Atticus Finch Character From To Kill a Mockingbird
In the final courtroom scene in the film “To Kill a Mockingbird”, Atticus Finch is given the case of a life time when he gets the opportunity to protect Tom Robinson, a black male who is being falsely implicated of raping a white female in the 1930’s when inequality and bigotry was extremely prevalent throughout that time in the deep South. The chances he deals with are awful because he is safeguarding an African American which throughout that time would always be an uphill fight and extremely few had the audacity to even attempt.
Atticus Finch is delivering a speech trying to motivate and convince a court who is prejudiced versus Robinson to think that the crime he had been charged with never ever even happened. In spite of the reality that Tom is soon going to be found guilty for a criminal offense he didn’t do, the speech attracted all of the audience and jury in the courtroom rationally, mentally, and in justice utilizing the appeals of Pathos, Logo Designs, and Values (To Kill a Mockingbird).
Atticus Finch’s speech displays pathos by provoking the thoughts and feeling of the jury and audience through convincing and attractive statements. He stated numerous important points all while his voice had plenty of trust; rely on the jury to make the best decision, which had the courtroom stirring and this produced beneficial emotions. Finch creates a sensation of guilt when he specifies, “I have nothing but pity in my heart for the primary witness for the state, however my pity does not extend so far regarding her putting a male’s life at stake, which she has actually performed in an effort to get rid of her own guilt” (To Kill a Mockingbird). Another feeling called into play by Atticus was compassion when he says, “There is not an individual in this courtroom who has never ever informed a lie, who has never looked upon a women without desire” (To Kill a Mockingbird). With making use of empathy he develops a relationship between Tom and the audience since they were able to put themselves in Tom Robinsons’ shoes and feel the exact same pain. Atticus’s use of the rhetorical appeal pathos was extremely powerful in creating sensations within the courtroom in an attempt to get the audience to think in what he is stating and ultimately see past their prejudice methods.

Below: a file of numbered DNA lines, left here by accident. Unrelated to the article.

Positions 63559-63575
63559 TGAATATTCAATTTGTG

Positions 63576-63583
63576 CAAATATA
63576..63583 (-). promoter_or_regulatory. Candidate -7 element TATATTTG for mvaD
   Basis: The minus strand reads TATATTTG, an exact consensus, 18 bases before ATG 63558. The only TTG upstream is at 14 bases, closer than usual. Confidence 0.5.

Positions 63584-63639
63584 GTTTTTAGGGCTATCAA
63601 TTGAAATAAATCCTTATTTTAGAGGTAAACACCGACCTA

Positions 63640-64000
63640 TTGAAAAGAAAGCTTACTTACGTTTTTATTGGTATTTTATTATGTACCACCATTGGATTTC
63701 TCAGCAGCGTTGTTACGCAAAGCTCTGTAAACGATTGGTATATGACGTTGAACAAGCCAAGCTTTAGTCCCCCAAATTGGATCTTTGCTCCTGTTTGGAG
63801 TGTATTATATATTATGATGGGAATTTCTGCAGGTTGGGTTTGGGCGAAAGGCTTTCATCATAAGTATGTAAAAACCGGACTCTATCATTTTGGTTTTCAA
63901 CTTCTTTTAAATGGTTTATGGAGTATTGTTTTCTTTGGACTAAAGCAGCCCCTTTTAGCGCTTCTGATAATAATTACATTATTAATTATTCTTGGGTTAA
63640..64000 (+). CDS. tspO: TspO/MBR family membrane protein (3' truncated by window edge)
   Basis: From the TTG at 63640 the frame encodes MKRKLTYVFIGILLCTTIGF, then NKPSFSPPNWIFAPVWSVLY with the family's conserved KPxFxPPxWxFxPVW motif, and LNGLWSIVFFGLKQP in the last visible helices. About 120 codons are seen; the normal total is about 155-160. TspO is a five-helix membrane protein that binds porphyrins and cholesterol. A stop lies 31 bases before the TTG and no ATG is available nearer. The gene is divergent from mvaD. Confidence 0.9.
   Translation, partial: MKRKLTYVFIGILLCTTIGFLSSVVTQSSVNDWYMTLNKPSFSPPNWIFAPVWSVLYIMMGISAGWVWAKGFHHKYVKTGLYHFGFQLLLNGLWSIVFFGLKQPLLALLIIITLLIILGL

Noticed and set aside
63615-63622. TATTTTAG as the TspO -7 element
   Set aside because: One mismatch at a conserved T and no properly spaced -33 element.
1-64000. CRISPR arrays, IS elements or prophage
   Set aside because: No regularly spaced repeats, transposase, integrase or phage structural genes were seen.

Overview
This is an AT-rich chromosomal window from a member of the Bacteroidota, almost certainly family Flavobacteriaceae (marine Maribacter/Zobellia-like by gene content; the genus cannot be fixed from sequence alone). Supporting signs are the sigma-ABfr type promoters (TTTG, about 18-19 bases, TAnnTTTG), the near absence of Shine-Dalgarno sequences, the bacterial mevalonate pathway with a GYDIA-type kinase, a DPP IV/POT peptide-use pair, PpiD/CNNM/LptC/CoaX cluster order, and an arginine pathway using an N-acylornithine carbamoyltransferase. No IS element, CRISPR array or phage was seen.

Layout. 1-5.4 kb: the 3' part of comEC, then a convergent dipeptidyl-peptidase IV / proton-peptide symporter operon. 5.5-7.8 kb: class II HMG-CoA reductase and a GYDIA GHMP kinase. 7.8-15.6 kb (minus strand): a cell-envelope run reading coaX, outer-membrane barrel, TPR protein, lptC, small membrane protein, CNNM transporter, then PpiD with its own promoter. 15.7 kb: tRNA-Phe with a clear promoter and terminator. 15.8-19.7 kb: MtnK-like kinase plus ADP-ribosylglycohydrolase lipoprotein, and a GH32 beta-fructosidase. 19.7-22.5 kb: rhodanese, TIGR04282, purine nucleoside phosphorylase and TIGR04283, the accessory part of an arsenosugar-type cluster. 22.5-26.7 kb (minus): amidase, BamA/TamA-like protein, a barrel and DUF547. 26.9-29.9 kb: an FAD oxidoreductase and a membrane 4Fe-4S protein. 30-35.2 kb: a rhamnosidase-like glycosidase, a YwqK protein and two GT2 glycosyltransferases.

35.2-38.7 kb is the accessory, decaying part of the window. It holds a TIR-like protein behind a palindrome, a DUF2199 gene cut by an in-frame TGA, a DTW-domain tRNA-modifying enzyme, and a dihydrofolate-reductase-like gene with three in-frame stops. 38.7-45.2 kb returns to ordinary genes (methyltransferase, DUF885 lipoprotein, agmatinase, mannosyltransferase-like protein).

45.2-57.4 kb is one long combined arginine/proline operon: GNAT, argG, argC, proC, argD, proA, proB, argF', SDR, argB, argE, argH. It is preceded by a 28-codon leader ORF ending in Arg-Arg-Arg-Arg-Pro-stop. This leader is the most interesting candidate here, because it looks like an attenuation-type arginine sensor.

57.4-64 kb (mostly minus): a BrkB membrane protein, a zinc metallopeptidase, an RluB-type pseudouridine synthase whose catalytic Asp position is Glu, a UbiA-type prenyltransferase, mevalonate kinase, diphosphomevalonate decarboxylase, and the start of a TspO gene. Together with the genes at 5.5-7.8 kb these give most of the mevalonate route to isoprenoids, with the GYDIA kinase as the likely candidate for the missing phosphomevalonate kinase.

This piece of rhetoric also gives a logical appeal through logos which makes the speech a solid logical argument; facts are used in Atticus Finchs’ closing argument to portray a more logical appeal. He starts his speech out by saying there isn’t enough medical evidence to prove that the crime even took place. Finch has a very solid point and statement when he proceeds to say, “Now there is circumstantial evidence to indicate that Mayella Ewell was beaten savagely by someone who led, almost exclusively, with his left hand. And Tom Robinson now sits before you, having taken “The Oath” with his only good hand he possesses, his right” (To Kill a Mockingbird). Atticus Finch backs this up in the first sentence of his speech when he says, “It has relied instead upon the testimony of two witnesses” (To Kill a Mockingbird), stating that this is the only solid evidence that they have in place. Atticus Finch does a good job of presenting a logical argument while backing up everything he says.
Atticus Finch also displays ethos in his speech through his tone and style which also has a major impact on his audience. Atticus Finch having lived in this culture during this time of segregation also gives him a sense of what Tom Robinson and his audience was feeling. By using ethos, he makes a statement that shows how society looks at a white women kissing a colored man, “Now what did she do? She tempted a Negro. She was white and she tempted a Negro. She did something that in our society is unspeakable” (To Kill a Mockingbird).
All throughout the speech Atticus sounds very professional and knowledgeable on the information he is talking about, he seems as if he invested much of his time to that one case and is determined to free Tom Robinson. During the court case, Atticus Finch states, “Now, gentlemen, in this country, the courts are the great levelers. In our courts, all men are created equal” (To Kill a Mockingbird). Atticus uses this very statement in order to elevate the importance of maintaining equality and unbiased opinions to the jury and show his understanding of the court system. Atticus Finch, by using ethos; has proven himself to his audience.
I feel that if I was in the audience during the time that Atticus Finch was giving his closing argument I would be utterly and totally convinced because in the speech he uses the rhetorical appeals pathos, logos, and ethos very well which made his speech fit and connect together. Atticus knew just exactly how to appeal to his audience through logic, emotion, and in justice so that an innocent black man isn’t falsely accused.
To Kill a Mockingbird. Dir. Robert Mulligan. Perf. Gregory Peck, Mary Bedham, and Phillip Alford. Universal Pictures, 1962. Film.
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